At least we are Dubai

Conor Purcell April 30, 2010

George Fulton’s opinion piece on Dubai – “At least we are not Dubai” – was misguiding, cliché-ridden and typical of the simplistic analysis some of the foreign media has employed when talking about Dubai. Schadenfreude seems to be the dominant emotion. Just who did these Arabs think they were? The economic crash that affected the entire world (including Pakistan) led to an outpouring of glee in certain sections of the media when it came to the Emirates.

There seemed to be delight that Dubai had ‘failed’ and expectations that the city would turn into a ghost town, receding back into the sand. What this reporting exhibits is ignorance — ignorance of the fact that Dubai is about much more than five-star hotels and skyscrapers. This ignorance is clear from George’s second paragraph. He claims that Dubai has no art.

Did he, in his ten days in the city, visit the thriving art scene in Al Quoz or walk through an exhibition at The Gate at the Dubai International Financial Centre? Did he pick up a copy of Bidoun or Brownbook magazine? It seems not. What he did do was go to the mall, where he observed “people buying shirts they will never wear and books they will never read.”

One wonders how he came to this conclusion. But we get the sense George came to his conclusion long before he arrived in Dubai and nothing he saw was going to change his mind. He loves clichés: “…the Arabs walk around with enough gold-bling to blind you at ten paces. But not everything that glitters is gold.” Thanks George, how insightful. Most of the Emiratis walk around in simple white khandouras, the women in black abayas — that’s certainly not blinding.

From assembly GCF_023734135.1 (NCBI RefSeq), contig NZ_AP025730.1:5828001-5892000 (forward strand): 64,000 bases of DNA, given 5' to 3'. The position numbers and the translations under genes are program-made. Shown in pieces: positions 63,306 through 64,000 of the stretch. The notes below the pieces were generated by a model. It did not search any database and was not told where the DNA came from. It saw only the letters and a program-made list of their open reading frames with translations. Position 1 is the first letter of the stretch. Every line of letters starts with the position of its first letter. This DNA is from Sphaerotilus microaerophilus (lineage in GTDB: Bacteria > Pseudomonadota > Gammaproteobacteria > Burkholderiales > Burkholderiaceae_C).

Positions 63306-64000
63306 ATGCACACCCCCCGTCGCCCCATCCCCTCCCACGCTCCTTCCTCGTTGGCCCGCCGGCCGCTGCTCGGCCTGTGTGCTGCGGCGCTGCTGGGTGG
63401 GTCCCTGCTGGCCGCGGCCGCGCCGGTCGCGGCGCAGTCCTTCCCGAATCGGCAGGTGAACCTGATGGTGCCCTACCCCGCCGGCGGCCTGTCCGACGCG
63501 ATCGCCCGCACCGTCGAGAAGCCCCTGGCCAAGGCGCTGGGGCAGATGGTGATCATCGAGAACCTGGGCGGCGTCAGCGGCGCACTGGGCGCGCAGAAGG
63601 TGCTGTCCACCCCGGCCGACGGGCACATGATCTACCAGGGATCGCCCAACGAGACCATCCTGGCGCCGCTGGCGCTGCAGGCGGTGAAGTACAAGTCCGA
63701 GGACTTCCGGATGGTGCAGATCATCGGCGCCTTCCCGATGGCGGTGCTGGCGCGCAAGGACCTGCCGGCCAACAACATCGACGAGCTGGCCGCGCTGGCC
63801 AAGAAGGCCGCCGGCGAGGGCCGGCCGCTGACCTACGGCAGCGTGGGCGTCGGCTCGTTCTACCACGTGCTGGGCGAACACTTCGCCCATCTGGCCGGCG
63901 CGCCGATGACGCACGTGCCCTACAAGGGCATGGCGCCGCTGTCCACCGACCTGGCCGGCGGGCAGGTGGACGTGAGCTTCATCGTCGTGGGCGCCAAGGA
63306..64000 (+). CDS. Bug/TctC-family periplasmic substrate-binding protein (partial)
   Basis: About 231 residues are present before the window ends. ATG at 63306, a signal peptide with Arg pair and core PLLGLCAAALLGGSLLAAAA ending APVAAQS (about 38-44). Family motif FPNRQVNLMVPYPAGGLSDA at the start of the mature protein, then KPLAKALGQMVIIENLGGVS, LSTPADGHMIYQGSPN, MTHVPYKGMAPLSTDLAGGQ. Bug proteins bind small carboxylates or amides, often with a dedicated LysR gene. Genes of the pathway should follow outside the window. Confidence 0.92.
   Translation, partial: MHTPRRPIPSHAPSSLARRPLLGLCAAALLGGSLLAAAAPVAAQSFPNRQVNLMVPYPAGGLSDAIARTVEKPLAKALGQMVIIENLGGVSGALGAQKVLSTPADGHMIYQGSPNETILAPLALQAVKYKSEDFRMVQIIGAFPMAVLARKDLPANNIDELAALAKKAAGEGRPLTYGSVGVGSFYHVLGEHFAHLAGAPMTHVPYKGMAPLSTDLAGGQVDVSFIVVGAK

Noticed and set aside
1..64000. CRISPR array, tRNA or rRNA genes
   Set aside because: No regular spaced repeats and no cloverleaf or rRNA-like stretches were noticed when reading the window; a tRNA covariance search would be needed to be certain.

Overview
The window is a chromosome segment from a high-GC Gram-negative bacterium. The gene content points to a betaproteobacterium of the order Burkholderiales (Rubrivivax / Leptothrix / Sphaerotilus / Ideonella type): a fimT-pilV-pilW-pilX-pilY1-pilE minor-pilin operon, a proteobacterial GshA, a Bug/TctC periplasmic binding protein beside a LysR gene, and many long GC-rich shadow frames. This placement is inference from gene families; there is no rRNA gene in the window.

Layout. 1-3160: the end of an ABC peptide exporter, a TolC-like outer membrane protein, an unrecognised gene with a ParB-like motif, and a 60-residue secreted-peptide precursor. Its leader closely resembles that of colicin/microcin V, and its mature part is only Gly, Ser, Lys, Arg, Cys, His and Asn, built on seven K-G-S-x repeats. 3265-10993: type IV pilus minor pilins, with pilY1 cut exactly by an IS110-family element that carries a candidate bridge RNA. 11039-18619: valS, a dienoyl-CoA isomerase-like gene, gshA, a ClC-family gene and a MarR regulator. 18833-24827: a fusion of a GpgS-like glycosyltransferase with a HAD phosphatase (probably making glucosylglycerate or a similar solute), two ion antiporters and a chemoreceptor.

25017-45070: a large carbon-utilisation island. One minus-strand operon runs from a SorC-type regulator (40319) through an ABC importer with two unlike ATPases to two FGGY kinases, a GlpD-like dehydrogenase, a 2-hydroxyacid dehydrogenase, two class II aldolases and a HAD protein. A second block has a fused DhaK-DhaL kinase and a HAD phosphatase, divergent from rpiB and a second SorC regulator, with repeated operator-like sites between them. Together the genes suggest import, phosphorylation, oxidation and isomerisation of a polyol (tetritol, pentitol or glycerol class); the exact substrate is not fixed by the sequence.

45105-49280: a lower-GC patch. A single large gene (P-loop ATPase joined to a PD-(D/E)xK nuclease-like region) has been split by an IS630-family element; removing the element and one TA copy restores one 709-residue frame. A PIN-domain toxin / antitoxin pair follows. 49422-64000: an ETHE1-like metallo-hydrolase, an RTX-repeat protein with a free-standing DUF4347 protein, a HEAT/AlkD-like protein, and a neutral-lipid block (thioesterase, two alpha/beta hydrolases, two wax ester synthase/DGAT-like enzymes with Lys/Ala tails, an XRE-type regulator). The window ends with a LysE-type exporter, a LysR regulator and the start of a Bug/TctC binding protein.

But why let a fact get in the way of a pithy phrase? George has a question he wants answered: “…will this city of hubris built on sand and folly sink back into the dunes, a desert mirage that evaporates once the public relations people, the speculators and the tourists disappear?” We can guess what he believes will happen, but unluckily for George, Dubai is made of slightly sterner stuff. It is by no means perfect, but name a country that is?

For all its faults, it still draws millions of tourists each year and many of the speculators have already left — something the locals and long-term expatriates are not sorry about. And if Dubai did fail just what message would that send to the rest of the world? Why would that be celebrated? Dubai has forced the world to look at the Middle East through a different frame — a frame that does not include violence or poverty. Dubai reached high and that makes it a big target.

And many of Dubai’s critics have valid points. But George’s article makes no valid points — it swims around in clichés and speculation, telling us about a man in a “silly shirt” and women in “oversized sunglasses.” He delights in his own prose, describing what he sees when the call to prayer filters through the Mall of the Emirates. “Nobody appears to move to the prayer room; everyone’s too busy performing sajda before Stella McCartney, genuflecting before Gucci, and prostrating themselves at Prada.”

How clever, how witty, how simplistic. Is Dubai a consumer culture? Of course it is. Name a country where people do not shop at malls or try to better themselves. Is Pakistan immune to this? I could list Pakistan’s faults, but having never been there I won’t. I do know this — I would rather live in Dubai than Pakistan. And there are more than 500,000 Pakistanis living and working in Dubai who would agree with me.